Thursday, June 29, 2006

WALTZING MATILDA

Waltzing Matilda is an Australian icon.
It is quite likely that more Australians know the words to this song than the national anthem.
There is probably no other song that is more easily recognised by a populace: young or old: ocker or a newly arrived immigrant.

Once a jolly swagman camped by a billabong,
Under the shade of a coolibah tree,
And he sang as he watched and waited 'til his billy boiled
"Who'll come a-waltzing, Matilda, with me?"
Waltzing Matilda, Waltzing Matilda
Who'll come a-waltzing, Matilda, with me
And he sang as he watched and waited 'til his billy boiled,
"Who'll come a-waltzing, Matilda, with me?"

Along came a jumbuck to drink at the billabong,
Up jumped the swagman and grabbed him with glee,
And he sang as he stowed that jumbuck in his tucker bag,
"You'll come a-waltzing, Matilda, with me".

Waltzing Matilda, Waltzing Matilda
Who'll come a-waltzing, Matilda, with me
And he sang as he watched and waited 'til his billy boiled,
"Who'll come a-waltzing, Matilda, with me?".

Up rode the squatter, mounted on his thoroughbred,
Down came the troopers, one, two, three,
"Whose is that jumbuck you've got in your tucker bag?"
"You'll come a-waltzing, Matilda, with me".

Waltzing Matilda, Waltzing Matilda
Who'll come a-waltzing, Matilda, with me
And he sang as he watched and waited 'til his billy boiled,
"Who'll come a-waltzing, Matilda, with me?".

Up jumped the swagman, leapt into the billabong,
"You'll never catch me alive," said he,
And his ghost may be heard as you pass by the billabong,
"Who'll come a-waltzing, Matilda, with me".

Waltzing Matilda, Waltzing Matilda
Who'll come a-waltzing, Matilda, with me
And he sang as he watched and waited 'til his billy boiled,
"Who'll come a-waltzing, Matilda, with me?"

What does Waltzing Matilda mean?

The phrase Waltzing Matilda is believed to have originated with German immigrants who settled in Australia.
Waltzing is derived from the German term auf der walz which meant to travel while learning a trade. Young apprentices in those days travelled the country working under a master craftsman earning their living as they went - sleeping where they could.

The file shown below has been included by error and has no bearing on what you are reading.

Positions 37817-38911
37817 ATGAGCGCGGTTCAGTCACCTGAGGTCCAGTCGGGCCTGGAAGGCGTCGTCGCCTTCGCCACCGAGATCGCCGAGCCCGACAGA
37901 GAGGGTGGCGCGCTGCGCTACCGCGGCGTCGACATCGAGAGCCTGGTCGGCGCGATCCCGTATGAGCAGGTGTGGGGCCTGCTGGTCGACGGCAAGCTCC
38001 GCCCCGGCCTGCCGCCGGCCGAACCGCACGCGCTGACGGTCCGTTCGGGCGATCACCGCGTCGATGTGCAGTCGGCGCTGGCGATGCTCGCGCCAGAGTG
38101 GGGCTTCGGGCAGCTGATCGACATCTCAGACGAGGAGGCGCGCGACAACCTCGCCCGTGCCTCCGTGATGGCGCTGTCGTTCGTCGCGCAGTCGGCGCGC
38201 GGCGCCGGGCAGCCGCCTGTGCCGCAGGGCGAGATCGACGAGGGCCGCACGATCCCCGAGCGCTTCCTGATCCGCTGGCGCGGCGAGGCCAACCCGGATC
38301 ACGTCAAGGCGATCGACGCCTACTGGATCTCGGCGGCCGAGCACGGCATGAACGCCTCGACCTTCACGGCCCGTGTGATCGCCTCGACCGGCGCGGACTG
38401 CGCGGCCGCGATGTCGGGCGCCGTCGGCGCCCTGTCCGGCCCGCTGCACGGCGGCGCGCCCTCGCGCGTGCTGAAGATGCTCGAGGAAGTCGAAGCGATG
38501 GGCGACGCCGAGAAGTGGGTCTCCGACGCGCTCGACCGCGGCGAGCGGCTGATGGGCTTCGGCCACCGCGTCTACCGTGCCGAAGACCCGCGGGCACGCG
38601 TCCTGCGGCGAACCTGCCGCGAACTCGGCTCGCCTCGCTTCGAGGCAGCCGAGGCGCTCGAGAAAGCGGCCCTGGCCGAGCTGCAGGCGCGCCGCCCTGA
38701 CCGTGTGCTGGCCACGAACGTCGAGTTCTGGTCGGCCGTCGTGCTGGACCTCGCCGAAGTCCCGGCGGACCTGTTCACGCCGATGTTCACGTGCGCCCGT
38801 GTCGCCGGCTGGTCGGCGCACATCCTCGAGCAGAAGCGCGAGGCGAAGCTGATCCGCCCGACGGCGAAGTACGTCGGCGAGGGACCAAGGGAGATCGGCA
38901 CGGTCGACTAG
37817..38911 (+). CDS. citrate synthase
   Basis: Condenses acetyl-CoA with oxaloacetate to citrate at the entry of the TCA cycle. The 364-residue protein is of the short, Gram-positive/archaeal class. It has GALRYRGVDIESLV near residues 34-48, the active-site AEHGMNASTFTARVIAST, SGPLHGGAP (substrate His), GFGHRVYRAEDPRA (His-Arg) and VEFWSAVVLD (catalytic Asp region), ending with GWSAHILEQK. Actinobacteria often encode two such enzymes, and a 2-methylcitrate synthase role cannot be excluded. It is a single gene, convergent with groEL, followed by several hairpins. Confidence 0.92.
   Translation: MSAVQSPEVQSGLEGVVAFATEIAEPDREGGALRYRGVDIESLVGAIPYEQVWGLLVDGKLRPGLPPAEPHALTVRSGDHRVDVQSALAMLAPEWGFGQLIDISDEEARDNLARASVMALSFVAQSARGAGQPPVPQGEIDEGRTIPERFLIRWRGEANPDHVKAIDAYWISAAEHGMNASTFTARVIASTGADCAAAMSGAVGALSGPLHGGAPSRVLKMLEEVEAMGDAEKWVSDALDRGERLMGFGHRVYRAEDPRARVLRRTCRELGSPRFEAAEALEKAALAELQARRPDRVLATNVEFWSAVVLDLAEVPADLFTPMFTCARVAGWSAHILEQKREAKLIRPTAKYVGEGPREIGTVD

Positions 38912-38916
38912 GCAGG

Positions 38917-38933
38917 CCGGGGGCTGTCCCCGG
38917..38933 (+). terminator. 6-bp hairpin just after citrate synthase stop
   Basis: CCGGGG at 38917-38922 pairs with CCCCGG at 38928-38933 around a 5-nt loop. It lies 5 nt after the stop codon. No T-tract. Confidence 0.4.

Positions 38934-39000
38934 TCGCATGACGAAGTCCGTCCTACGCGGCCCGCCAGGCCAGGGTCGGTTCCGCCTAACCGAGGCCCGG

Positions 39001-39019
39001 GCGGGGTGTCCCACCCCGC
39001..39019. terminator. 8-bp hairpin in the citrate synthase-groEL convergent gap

Matilda has Teutonic origins and means Mighty Battle Maiden. It is believed to have been given to female camp followers who accompanied soldiers during the Thirty Year wars in Europe. This came to mean "to be kept warm at night" and later to mean the great army coats or blankets that soldiers wrapped themselves with. These were rolled into a swag tossed over their shoulder while marching.
So the phrase Waltzing Matilda came to mean: to travel from place to place in search of work with all one's belongings on one's back wrapped in a blanket or cloth. This is what Swagmen did in outback Australia.

How Did the Song Originate?

Andrew Barton (Banjo) Patterson [1864-1941] was a solicitor (lawyer) by profession and lived and worked in Sydney, Australia.
In 1895 Banjo and his fiancee, Sarah Riley, visited the Dagworth Homestead a station in outback Queensland. This station was owned by the family of one of Sarah's school friends: Christina Macpherson. While at the station Banjo heard Christina play a tune called the "Craigeelee" on an autoharp. Banjo liked the "whimsicality and dreaminess" of the tune and thought it would be nice to set some words to it.
During his stay Bob Macpherson took Banjo around the station where they stopped at the Combo Waterhole where they found the skin of a newly killed sheep. Obviously someone had made a meal of it. Bob Macpherson may also have told Banjo of the sheep shearers strike of September 1894 when shearers had set fire to the Dagworth woolshed killing over a hundred sheep. Macpherson and three policeman had given chase and one of them, a man named Hoffmeister, shot and killed himself rather than be captured.
So it appears that Banjo linked up all these events to conjure up "Waltzing Matilda. Christina wrote up the score. It was first sung publicly at a banquet for the Premier of Queensland and was an instant hit. The song was then picked up by the "Billy Tea" company to advertise their product. Paterson sold the rights to Waltzing Matilda and "some other pieces" to Angus & Robertson Publishers for "five quid".
By World War 1 it was Australia's favorite song and has been ever since.
Some great poems by Banjo Patterson:
• Mulga's Bill's Bicycle Kids and adults alike will love it.
• The Man from Snowy River acclaimed as Australia's greatest poem.
Clancy of The Overflow a city folk's yearning for the wide open spaces

1 Comments:

Blogger stinger42 said...

I find it interesting that the song Waltzing Matilda relates to a "swagman" dancing in male company because of a lack of females. When I was a child I always understood that the song was a lament. The "swagman" had been caught poaching (stuffing a a "jumbuck" in his "tuckerbag")by the "stockman" and three "troopers" . He was therefore being brought to justice and would pay the ultimate penalty by having to go "waltzing matilda" which was slang for hanging. To me this seems a far more logical explanation for the sad refrain sung by the swagman

November 30, 2008 at 10:58 AM  

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